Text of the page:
March 24, 2014

THE SKED Season Finale Review: “Girls”


Throughout its third season, reactions to GIRLS seemed to depend to a large extent on the particular vision of the series that viewers had.  Season 3 of Lena Dunham’s show was notably less conceptual and experimental than Season 2 had been, with its standalone episodes, abrupt shifts in tone and focus, sexual frankness unusual even for HBO, and off-note finale.  By comparison, Season 3 was more narratively conventional, featuring workplace and relationship arcs for each of its main characters that (more or less) played out over the course of the season.  There are those who felt this was a step backwards from the more aggressive iconoclasm of the previous year, while others were glad for some tonal and emotional continuity.

Of course, whatever its level of craft or storytelling stability, Girls will always be polarizing.  For all its near-meta moments of awareness in Season 3 in which one character or another–most notably Shoshanna (Zosia Mamet) in the beach house episode–ripped into the others for their infuriating narcissism, selfishness, lack of empathy and sheer hatefulness, there are those who will continue to regard the protagonists of Girls as failed role models who aren’t nearly as much fun as the leads on Sex and the City, and Hannah (Dunham), in particular, as being no more than her creator’s alter ego, and her flaws therefore as being Dunham’s.  Ultimately, either you find these characters’ self-destructive failings and insecurities funny and sometimes surprisingly moving, or you don’t.

The season finale, written and directed by Dunham, was a reminder of how polished Girls is, notwithstanding its low-rent indie look and ethos, especially compared to rambling HBO dramedies like Looking and Dolly & Em.  (Now that Judd Apatow, an Executive Producer and mentor who co-wrote 3 episodes this season, has decided to direct another distinctive young writer/actress with Amy Schumer’s starring debut, it’ll be interesting to see whether Dunham has rubbed off on Apatow as much as he has on her.)  The major cliffhanger belonged to Hannah, who found herself accepted to the Iowa Writers Program (and, even better, with the apparent financial support of her parents, despite their tough-love financial discipline in earlier seasons)–and that may line up well with what looks like it could be the end (again) of her relationship with Adam (Adam Driver), who’s gotten to the point where Hannah just breathing around him puts him off his acting game.  Of course, if Hannah does decide to go to Iowa, it would mean a major reboot for the show.  That wouldn’t necessarily be a bad thing, considering that despite Girls‘ urban milieu, the episodes in which Hannah has gone back to her midwestern home (this season for what turned out to be her grandmother’s fatal illness) have been some of the series’ best.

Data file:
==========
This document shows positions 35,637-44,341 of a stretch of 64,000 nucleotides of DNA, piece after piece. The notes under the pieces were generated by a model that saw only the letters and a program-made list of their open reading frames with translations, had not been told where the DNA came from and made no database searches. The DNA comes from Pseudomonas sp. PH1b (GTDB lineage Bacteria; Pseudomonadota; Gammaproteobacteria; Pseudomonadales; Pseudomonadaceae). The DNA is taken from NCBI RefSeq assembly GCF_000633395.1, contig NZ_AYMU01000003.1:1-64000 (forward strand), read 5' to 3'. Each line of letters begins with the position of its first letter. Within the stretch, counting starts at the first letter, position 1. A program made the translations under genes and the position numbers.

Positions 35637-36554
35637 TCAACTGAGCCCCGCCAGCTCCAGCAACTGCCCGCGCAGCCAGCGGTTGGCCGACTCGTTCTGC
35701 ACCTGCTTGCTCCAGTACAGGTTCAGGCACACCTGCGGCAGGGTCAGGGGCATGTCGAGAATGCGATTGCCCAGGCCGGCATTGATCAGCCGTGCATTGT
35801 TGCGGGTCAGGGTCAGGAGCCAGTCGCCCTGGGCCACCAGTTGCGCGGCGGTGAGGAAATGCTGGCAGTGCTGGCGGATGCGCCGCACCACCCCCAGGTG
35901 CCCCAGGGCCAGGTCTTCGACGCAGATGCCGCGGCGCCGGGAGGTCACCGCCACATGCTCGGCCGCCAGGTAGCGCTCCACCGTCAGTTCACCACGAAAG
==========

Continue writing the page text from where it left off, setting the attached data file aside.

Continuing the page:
Marnie (Allison Williams), who’s been on–for her–an upward swing in recent episodes, seemed to fall back into her own self-destructive pattern with her crush on already-attached singing partner Desi (Ebon Moss-Bachrach), but the end of the episode suggested that his current relationship may not be all that strong.  Shoshanna finally had to pay the piper for her year of wild oats, both in not being able to graduate from college, and in dumping Ray (Alex Karpovsky), who appears to have moved on.  For some reason Jessa’s (Jemima Kirke) stories always seem to be the most uneven and underdeveloped (although her failed time in rehab, misery at working at a baby clothing store, and cocaine-fueled fall off the wagon gave Kirke lots of funny material this season), but it’s possible that her participation in an attempted assisted suicide of her photographer employer (played by Louise Lasser, herself an icon of an earlier era of off-beat comedy) will actually mean something to her moving forward.

The comedy of awkwardness and discomfort is everywhere these days, but few TV shows (or movies) pull it off better than Dunham, co-showrunner Jenni Konner, Apatow and the rest of the Girls writing staff.  Hannah’s awful tirades against her co-workers when she was actually pulling in a steady paycheck in the advertorial section of GQ, her emotionally flat responses even to the deaths of people she cared about, Marnie’s job interviews, Jessa’s disdain for her fellow rehab patients–it’s the unlikability of our “heroines” that allows the comedy in these scenes to pay off, because the show is very clear that they’re really not any better than the people they look down upon.

Wherever Girls goes creatively next season (it’s already been renewed), it has a unique comic voice, and a place in the zeitgeist that belies its overnight 18-49 ratings.  (Apparently the latter is because its viewers make full use of alternative HBO platforms for later viewing–and since HBO isn’t advertiser-supported, it truly doesn’t care how or when subscribers watch its shows.)  The series remains one of the most distinctive half-hours on the air.


About the Author

Mitch Salem
MITCH SALEM has worked on the business side of the entertainment industry for 20 years, as a senior business affairs executive and attorney for such companies as NBC, ABC, USA, Syfy, Bravo, and BermanBraun Productions, and before that, at the NY law firm of Weil, Gotshal & Manges. During all that, he has more or less constantly been going to the movies and watching TV, and writing about both since the 1980s. His film reviews also currently appear on and In addition, he is co-writer of an episode of the television series "Felicity."